Pool light tripping GFCI breaker

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Chris J

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Does a GFCI circuit breaker trip from "only" a burned-out pool bulb? Or is the breaker-tripping a definite sign of a more serious ground-fault issue?

Our in-ground pool main light worked for years. It burned out once and I replaced it successfully, worked for about 1 more year. We let it sit that way for a few years.

Now, turning on the switch for the main light, the 15A GE THQL-CFCI circuit breaker trips immediately (the main light does not flicker or respond). I believe the breaker works fine, there is continuity when ON and open when OFF. Also the spa light works fine, on the same breaker. When the main light switch is turned on and the breaker trips, of course the spa light does not turn on.

I have checked inside the pool power panel, and inside the American Products junction box for the main light -- found no obvious issues (opens or shorts). Also no issues with the other pool equipment.

I am debating whether to buy and replace another bulb, or to call an electrician to troubleshoot an actual fault in the circuit.

Separately I am wondering if this is a good opportunity to switch to an LED light in that same fixture.

Thanks in advance for any suggestions!
 

Reach4

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Does your breaker look like this with terminals for both the hot and neutral?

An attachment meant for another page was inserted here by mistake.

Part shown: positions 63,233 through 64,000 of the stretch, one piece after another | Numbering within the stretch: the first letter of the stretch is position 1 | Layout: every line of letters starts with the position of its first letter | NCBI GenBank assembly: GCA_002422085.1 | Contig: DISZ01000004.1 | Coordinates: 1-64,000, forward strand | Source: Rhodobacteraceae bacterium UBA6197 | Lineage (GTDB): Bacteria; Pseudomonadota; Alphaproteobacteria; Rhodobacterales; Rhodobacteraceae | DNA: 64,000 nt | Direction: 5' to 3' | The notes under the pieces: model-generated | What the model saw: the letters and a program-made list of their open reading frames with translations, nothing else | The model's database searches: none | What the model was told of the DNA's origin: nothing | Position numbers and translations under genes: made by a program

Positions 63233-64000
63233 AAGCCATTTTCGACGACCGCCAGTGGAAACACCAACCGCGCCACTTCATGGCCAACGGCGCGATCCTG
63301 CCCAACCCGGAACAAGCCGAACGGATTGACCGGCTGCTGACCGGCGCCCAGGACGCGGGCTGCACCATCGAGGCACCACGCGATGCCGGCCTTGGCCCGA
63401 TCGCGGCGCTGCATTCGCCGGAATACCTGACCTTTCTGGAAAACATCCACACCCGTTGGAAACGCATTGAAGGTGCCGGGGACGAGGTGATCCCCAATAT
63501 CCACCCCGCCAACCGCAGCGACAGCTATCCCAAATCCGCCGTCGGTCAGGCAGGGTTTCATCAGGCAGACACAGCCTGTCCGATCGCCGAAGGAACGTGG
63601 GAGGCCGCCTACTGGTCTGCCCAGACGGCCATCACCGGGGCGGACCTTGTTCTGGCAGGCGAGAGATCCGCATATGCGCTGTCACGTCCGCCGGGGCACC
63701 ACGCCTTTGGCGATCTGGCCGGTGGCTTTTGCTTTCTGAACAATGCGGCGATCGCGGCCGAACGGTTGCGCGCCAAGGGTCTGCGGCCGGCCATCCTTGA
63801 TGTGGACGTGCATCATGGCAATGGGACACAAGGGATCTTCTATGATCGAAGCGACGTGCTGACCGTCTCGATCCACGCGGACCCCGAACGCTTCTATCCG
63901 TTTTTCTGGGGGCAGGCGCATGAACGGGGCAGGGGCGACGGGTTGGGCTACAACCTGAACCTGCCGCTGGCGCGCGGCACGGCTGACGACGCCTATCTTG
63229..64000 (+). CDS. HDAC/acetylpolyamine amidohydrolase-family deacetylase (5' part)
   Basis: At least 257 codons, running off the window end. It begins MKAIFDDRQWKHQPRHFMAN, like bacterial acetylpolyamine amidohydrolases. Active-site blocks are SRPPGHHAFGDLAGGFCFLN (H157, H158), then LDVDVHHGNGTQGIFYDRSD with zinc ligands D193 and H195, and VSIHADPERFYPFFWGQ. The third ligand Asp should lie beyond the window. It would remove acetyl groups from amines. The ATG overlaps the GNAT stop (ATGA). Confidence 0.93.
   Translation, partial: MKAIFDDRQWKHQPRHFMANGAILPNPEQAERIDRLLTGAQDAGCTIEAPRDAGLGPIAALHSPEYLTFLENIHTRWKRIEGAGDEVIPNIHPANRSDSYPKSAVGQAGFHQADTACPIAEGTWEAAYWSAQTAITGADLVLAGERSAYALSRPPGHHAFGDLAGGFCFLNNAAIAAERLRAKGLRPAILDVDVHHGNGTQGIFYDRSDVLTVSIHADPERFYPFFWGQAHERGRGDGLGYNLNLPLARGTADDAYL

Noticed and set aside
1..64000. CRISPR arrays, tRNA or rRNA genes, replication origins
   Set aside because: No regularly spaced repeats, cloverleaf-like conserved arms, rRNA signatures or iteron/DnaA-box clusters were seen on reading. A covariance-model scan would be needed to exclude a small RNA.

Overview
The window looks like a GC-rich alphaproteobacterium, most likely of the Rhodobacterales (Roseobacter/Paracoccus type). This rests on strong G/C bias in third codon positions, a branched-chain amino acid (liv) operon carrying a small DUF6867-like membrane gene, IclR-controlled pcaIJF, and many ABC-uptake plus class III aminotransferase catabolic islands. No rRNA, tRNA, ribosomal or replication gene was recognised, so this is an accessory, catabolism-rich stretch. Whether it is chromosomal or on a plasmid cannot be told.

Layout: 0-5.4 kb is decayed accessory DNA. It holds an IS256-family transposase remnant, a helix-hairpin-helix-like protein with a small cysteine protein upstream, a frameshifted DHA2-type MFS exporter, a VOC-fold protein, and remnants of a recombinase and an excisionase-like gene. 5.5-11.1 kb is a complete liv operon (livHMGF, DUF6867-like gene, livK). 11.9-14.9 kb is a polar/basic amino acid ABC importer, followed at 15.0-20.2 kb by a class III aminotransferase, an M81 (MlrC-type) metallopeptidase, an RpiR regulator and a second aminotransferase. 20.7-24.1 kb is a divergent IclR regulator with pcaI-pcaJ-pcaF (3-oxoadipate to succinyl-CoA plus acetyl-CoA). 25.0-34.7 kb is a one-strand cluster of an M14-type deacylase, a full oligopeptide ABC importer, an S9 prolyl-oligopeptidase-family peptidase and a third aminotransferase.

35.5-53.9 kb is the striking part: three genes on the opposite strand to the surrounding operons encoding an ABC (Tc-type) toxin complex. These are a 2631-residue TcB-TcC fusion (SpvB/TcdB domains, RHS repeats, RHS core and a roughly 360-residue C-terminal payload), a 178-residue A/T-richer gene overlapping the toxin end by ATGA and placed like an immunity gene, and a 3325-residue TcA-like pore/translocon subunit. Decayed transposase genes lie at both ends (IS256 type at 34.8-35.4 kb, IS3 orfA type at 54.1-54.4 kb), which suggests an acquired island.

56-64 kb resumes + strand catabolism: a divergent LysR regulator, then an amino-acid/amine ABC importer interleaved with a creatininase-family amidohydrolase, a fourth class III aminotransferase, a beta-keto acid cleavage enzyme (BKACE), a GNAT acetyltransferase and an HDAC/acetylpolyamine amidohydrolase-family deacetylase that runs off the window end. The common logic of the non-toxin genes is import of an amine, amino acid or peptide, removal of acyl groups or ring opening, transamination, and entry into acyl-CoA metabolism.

Open (turn off) the breaker. I would remove both the hot and neutral wires from the breaker, and check the resistance between the loose neutral and a green/bare ground.

There should be well over 100,000 ohms (100 kΩ]). I expect you will find the resistance to be much lower than that.

I suspect you may have gotten moisture in the housing as you changed bulbs. Or a wire insulation could have been penetrated.

Is this fixture under water?
 

jadnashua

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Unless the GFCI is defective, what it is looking for is that the power going out on the hot lead = the power coming back on the neutral. People get confused because they equate neutral with ground...the ground conductor should NEVER have power on it. The GFCI compares the power going in/out and if it's off by >=0.005A (5ma), it trips. The safety ground connection is there to help ensure the breaker trips if there's a short, but doesn't carry current when in a properly working system.

So, there's likely a connection from the hot lead that is siphoning off some power, causing the GFCI to trip. It doesn't take much...could just be a little corrosion, which would not be unusual in a pool fixture as it ages. That 'leak' could be anywhere beyond the switch that turns that branch on...IOW, it might not be in the lamp fixture, but the wiring going to it, or even the switch itself.
 

WorthFlorida

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I'm not familiar with this breaker, it there an indication that the GFCI tripped and not the breaker itself due to overload?

What type of pool light? Line voltage or low voltage (12v). Low voltage lights use a transformer to drop the voltage. Unless the transformer went bad, the GFCI will not trip due to shorts on the low voltage side, however, the breaker may trip.

My first thoughts is moisture as Reach suggest. Moisture that can accumulate can cause a GFCI to trip. I had one outside outlet where wind driven rain would get inside of it and trip the GFCI without a load.
 
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